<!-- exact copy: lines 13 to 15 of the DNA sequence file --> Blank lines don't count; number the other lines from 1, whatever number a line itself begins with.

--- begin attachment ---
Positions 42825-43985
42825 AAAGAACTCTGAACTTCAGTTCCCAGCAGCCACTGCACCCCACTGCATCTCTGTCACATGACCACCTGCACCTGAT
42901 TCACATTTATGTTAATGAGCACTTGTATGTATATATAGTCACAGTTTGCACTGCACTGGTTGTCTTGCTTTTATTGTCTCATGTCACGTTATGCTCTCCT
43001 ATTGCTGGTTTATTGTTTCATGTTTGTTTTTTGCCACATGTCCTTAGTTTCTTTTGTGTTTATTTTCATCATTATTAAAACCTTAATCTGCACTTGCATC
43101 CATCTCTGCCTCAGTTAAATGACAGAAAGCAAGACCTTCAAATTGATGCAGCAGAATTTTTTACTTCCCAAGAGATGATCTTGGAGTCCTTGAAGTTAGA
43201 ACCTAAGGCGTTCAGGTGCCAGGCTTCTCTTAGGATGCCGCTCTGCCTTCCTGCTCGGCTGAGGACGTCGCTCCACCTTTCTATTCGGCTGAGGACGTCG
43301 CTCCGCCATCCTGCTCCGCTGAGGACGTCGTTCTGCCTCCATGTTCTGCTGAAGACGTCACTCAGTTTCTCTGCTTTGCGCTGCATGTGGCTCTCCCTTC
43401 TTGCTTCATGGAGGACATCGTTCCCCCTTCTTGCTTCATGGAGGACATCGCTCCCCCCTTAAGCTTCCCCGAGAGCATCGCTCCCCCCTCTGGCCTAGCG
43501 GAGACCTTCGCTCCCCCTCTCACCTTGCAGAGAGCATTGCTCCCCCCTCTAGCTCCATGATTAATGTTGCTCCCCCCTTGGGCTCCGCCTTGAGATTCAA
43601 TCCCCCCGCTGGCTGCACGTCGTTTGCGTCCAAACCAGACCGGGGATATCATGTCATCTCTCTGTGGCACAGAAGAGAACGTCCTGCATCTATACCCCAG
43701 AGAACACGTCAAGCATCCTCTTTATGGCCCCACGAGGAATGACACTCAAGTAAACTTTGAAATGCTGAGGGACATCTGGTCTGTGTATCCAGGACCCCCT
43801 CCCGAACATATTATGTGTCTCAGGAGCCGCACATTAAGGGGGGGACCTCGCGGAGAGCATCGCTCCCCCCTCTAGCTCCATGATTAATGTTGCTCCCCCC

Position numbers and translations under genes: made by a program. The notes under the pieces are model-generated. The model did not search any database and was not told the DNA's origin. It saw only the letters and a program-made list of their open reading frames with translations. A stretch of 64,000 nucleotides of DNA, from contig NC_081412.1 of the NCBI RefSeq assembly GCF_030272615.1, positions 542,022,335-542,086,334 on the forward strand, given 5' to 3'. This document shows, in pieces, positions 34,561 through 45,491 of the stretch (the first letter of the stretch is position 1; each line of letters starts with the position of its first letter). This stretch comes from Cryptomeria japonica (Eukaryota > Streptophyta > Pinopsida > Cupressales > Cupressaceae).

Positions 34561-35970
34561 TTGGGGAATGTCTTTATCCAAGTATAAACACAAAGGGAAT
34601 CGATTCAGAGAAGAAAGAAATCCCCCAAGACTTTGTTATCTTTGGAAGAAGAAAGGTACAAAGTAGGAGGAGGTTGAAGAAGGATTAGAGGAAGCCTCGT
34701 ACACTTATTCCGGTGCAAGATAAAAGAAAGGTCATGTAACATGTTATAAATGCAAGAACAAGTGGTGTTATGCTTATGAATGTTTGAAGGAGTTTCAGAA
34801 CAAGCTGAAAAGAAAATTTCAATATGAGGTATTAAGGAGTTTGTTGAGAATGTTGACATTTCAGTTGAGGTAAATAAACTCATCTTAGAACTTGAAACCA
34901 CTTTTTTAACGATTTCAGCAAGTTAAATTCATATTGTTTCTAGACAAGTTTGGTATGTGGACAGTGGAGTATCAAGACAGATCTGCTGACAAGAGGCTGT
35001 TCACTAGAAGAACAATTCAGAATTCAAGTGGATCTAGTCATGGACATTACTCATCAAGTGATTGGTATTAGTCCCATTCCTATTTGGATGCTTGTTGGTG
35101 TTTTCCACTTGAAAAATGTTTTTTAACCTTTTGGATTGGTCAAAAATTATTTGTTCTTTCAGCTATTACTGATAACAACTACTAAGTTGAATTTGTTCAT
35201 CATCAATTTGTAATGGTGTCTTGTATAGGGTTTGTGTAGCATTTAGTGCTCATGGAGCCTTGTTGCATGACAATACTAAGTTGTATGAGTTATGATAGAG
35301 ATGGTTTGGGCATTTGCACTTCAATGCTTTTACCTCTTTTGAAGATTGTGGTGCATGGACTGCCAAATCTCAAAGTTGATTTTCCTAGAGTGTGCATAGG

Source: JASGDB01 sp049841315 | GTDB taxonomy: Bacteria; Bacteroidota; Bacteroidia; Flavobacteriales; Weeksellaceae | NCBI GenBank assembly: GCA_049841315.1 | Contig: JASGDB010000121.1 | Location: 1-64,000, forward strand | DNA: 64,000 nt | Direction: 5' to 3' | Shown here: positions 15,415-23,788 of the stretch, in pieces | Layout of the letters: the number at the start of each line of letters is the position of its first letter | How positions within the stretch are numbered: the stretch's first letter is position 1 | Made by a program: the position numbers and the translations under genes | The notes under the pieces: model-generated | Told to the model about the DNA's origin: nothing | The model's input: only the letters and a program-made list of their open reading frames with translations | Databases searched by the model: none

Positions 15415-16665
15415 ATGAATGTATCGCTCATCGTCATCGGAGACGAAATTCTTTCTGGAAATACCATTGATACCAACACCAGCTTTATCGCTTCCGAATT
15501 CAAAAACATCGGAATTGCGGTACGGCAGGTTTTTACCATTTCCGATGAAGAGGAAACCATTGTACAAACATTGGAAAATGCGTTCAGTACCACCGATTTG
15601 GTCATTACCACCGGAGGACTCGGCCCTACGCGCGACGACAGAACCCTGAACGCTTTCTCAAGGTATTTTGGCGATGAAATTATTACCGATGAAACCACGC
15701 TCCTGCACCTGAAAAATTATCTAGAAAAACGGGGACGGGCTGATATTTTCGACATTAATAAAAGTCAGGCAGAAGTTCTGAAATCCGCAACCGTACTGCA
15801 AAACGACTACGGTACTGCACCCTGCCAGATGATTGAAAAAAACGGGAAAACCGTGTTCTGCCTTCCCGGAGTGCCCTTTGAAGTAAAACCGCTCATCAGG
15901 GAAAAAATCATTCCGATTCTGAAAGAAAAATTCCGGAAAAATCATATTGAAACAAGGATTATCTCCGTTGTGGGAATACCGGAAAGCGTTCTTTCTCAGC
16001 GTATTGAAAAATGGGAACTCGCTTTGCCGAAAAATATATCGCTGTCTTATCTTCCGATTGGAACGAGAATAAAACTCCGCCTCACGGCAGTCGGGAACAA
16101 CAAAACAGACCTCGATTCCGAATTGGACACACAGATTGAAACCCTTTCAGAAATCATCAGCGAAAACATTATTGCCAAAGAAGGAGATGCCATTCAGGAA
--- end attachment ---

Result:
Position numbers and translations under genes: made by a program. The notes under the pieces are model-generated. The model did not search any database and was not told the DNA's origin. It saw only the letters and a program-made list of their open reading frames with translations. A stretch of 64,000 nucleotides of DNA, from contig NC_081412.1 of the NCBI RefSeq assembly GCF_030272615.1, positions 542,022,335-542,086,334 on the forward strand, given 5' to 3'. This document shows, in pieces, positions 34,561 through 45,491 of the stretch (the first letter of the stretch is position 1; each line of letters starts with the position of its first letter). This stretch comes from Cryptomeria japonica (Eukaryota > Streptophyta > Pinopsida > Cupressales > Cupressaceae).

Positions 34561-35970
34561 TTGGGGAATGTCTTTATCCAAGTATAAACACAAAGGGAAT